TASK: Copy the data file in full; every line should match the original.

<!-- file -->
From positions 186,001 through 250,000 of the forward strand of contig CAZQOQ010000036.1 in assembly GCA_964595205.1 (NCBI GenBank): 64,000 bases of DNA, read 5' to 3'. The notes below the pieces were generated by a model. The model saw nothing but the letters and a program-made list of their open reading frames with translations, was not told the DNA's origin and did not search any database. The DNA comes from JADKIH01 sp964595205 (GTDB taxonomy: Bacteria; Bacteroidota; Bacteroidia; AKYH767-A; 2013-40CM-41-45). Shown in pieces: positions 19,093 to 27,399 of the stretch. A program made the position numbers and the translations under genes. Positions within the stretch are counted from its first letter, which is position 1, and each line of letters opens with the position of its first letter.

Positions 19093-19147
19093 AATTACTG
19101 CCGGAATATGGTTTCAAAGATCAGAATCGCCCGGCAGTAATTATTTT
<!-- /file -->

From positions 186,001 through 250,000 of the forward strand of contig CAZQOQ010000036.1 in assembly GCA_964595205.1 (NCBI GenBank): 64,000 bases of DNA, read 5' to 3'. The notes below the pieces were generated by a model. The model saw nothing but the letters and a program-made list of their open reading frames with translations, was not told the DNA's origin and did not search any database. The DNA comes from JADKIH01 sp964595205 (GTDB taxonomy: Bacteria; Bacteroidota; Bacteroidia; AKYH767-A; 2013-40CM-41-45). Shown in pieces: positions 19,093 to 27,399 of the stretch. A program made the position numbers and the translations under genes. Positions within the stretch are counted from its first letter, which is position 1, and each line of letters opens with the position of its first letter.

Positions 19093-19147
19093 AATTACTG
19101 CCGGAATATGGTTTCAAAGATCAGAATCGCCCGGCAGTAATTATTTT